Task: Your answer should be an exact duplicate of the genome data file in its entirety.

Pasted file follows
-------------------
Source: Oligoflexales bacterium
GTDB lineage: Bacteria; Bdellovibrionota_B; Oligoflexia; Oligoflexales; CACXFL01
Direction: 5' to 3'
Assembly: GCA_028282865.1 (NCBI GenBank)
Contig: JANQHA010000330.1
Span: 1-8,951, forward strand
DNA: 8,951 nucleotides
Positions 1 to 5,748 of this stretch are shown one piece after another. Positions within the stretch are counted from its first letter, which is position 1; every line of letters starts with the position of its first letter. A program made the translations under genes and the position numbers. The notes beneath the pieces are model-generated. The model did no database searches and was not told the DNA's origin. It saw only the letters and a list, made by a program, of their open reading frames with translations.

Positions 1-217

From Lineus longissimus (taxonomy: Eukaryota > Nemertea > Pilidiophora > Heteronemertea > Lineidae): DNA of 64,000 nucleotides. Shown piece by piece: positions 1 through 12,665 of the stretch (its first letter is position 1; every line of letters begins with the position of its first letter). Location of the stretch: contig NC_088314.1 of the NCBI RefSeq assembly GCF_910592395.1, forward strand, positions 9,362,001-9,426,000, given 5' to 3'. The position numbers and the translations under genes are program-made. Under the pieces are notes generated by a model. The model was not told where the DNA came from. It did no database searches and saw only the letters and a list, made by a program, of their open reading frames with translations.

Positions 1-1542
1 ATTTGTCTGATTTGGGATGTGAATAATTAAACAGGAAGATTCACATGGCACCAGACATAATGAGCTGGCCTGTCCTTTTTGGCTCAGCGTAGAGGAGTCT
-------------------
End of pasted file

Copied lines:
Source: Oligoflexales bacterium
GTDB lineage: Bacteria; Bdellovibrionota_B; Oligoflexia; Oligoflexales; CACXFL01
Direction: 5' to 3'
Assembly: GCA_028282865.1 (NCBI GenBank)
Contig: JANQHA010000330.1
Span: 1-8,951, forward strand
DNA: 8,951 nucleotides
Positions 1 to 5,748 of this stretch are shown one piece after another. Positions within the stretch are counted from its first letter, which is position 1; every line of letters starts with the position of its first letter. A program made the translations under genes and the position numbers. The notes beneath the pieces are model-generated. The model did no database searches and was not told the DNA's origin. It saw only the letters and a list, made by a program, of their open reading frames with translations.

Positions 1-217

From Lineus longissimus (taxonomy: Eukaryota > Nemertea > Pilidiophora > Heteronemertea > Lineidae): DNA of 64,000 nucleotides. Shown piece by piece: positions 1 through 12,665 of the stretch (its first letter is position 1; every line of letters begins with the position of its first letter). Location of the stretch: contig NC_088314.1 of the NCBI RefSeq assembly GCF_910592395.1, forward strand, positions 9,362,001-9,426,000, given 5' to 3'. The position numbers and the translations under genes are program-made. Under the pieces are notes generated by a model. The model was not told where the DNA came from. It did no database searches and saw only the letters and a list, made by a program, of their open reading frames with translations.

Positions 1-1542
1 ATTTGTCTGATTTGGGATGTGAATAATTAAACAGGAAGATTCACATGGCACCAGACATAATGAGCTGGCCTGTCCTTTTTGGCTCAGCGTAGAGGAGTCT